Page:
By: Gaudencio Olgin, MD
DHR Health Urology Institute
Prostate cancer is the second most common cancer among men, affecting 1 in 9 men in their lifetime, and the second leading cause of cancer death in men after lung cancer. As a man ages, his chances of being diagnosed with prostate cancer increases. Men at an increased risk are African-American or have a first degree relative (father, brother, son) who has been diagnosed with this malignancy.
The prostate is a golf ball sized gland found only in men that is located underneath the bladder and in front of the rectum. It surrounds the urine tube that carries urine from the bladder to and through the penis. Since prostate growth is a natural process of aging, men may experience urinary symptoms such as weakened urinary flow and more frequent trips to the bathroom. These types of symptoms may also be seen in prostate cancer. In general, there are NO signs specific to localized disease. Metastatic cancer can have effects based on the extent of the disease, including fatigue, anemia, loss of strength in legs, and pain from cancer that has spread to bones, which can result in an increased fracture risk. Some prostate cancers grow fast, but most grow slowly over years.
The majority of newly found prostate cancers are localized, meaning they have not moved out of the prostate gland. If the cancer is undetected or left untreated, localized tumors can grow and move to other parts of the body (metastasize). At this point, treatment options decrease and the chance of dying from the cancer increases.
Due to its silent presentation, we rely on screening tests to detect prostate cancer risk. These include a prostate-specific antigen (PSA) blood test and a digital rectal exam (DRE), which is a manual exam to feel for abnormalities on the surface of the prostate. If there is a hard or uneven spot, this could be a sign of cancer even with a “normal” PSA.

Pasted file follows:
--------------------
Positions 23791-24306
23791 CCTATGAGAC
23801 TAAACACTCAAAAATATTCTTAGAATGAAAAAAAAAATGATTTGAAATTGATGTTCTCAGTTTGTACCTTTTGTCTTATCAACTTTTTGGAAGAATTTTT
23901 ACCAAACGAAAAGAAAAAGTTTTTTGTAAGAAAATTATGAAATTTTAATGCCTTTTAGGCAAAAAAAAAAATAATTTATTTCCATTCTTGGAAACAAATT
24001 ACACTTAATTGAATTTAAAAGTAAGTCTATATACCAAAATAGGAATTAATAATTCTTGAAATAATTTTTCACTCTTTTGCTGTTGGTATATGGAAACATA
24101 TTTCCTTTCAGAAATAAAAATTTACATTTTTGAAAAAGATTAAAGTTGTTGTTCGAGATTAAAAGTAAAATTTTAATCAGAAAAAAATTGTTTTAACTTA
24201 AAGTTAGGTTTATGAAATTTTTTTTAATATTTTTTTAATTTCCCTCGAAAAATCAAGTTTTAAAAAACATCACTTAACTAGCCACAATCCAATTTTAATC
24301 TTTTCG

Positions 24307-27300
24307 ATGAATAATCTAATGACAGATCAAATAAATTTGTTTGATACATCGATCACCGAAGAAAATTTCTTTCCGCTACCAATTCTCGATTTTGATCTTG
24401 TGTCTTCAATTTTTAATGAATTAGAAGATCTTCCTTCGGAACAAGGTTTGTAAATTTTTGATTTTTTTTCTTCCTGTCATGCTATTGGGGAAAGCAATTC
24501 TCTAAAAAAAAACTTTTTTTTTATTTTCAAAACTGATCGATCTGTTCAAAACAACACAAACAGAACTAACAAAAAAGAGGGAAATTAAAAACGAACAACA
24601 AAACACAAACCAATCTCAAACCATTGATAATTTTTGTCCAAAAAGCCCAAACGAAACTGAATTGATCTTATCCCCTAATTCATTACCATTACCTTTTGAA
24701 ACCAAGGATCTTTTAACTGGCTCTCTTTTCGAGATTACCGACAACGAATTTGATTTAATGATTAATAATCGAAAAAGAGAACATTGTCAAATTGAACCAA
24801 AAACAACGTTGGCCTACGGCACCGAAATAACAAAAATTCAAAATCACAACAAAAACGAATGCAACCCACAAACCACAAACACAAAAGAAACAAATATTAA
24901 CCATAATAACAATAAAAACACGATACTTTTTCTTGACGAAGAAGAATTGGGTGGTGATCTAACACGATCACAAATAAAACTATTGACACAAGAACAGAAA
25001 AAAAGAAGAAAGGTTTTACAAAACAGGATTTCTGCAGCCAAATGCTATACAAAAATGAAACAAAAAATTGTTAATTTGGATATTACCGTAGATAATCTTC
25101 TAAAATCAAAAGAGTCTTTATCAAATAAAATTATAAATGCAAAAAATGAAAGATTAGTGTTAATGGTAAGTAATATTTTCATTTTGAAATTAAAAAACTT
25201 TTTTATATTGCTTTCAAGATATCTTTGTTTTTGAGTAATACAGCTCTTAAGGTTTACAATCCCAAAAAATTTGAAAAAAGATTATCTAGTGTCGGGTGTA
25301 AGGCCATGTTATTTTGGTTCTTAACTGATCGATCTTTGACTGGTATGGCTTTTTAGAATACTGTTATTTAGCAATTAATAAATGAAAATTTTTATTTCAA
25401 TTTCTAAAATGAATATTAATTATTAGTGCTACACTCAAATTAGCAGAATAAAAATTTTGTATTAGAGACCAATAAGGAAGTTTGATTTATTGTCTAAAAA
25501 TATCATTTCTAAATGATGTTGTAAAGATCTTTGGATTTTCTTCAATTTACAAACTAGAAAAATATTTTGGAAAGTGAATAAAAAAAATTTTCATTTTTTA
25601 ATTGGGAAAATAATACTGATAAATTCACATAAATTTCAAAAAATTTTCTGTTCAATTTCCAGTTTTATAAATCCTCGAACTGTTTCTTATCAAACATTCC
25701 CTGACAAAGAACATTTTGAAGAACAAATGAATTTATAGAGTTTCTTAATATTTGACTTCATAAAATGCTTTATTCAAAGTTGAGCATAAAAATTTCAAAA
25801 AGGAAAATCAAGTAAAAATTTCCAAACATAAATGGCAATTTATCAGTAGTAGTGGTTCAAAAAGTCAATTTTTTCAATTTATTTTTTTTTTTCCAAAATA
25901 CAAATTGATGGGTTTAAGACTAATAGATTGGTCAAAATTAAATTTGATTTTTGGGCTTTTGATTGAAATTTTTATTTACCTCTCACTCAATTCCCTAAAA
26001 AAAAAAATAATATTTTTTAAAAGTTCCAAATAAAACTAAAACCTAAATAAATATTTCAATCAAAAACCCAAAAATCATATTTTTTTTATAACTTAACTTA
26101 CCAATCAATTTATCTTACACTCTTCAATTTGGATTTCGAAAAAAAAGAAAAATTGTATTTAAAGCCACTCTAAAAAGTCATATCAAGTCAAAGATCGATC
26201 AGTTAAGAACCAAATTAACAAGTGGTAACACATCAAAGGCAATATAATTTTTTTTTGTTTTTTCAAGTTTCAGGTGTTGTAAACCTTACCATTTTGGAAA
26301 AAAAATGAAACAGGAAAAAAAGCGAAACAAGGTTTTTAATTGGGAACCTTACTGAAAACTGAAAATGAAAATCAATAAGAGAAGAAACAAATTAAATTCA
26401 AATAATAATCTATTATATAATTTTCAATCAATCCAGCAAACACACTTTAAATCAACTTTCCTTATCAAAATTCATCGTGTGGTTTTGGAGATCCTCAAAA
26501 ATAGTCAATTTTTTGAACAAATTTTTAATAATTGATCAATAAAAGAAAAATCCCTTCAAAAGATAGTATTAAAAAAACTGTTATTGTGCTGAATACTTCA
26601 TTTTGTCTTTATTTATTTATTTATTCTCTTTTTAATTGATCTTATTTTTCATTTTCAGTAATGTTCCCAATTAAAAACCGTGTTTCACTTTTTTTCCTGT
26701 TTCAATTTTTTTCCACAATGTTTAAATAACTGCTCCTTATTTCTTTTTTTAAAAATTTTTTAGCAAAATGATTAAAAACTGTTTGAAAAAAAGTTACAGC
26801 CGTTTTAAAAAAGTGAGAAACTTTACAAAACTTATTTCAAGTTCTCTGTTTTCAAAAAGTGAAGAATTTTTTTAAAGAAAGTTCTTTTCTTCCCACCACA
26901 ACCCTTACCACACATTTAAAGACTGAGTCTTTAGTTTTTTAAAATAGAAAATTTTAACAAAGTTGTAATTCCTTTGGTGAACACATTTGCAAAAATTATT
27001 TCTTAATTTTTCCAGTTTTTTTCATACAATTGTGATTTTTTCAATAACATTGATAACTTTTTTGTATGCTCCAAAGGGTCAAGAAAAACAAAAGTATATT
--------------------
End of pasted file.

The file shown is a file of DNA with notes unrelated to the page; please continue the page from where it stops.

The only way to confirm prostate cancer is with a prostate biopsy, which is guided by ultrasound and performed under local anesthesia. It is important to discuss your options with a health care provider. A urologist who is a surgeon that specializes in the management and treatment of conditions involving the genito-urinary tract, including prostate health, can help in the early diagnosis and treatment of prostate cancer.
The most advanced techniques for surgical options such as robotic assisted surgery through a robust multidisciplinary robotics program as well as technology that includes an MRI guided fusion biopsy for better detection is available. Options after diagnosis depend on a risk stratification, but include active surveillance, hormone treatment, radiation treatment and surgery.
DHR Health Urology Institute can help guide you through the decision process, including risks, screening, diagnosis and treatment of prostate cancer. If you are interested in learning more about prostate cancer or about the treatment options available, please call (956) 362-8767.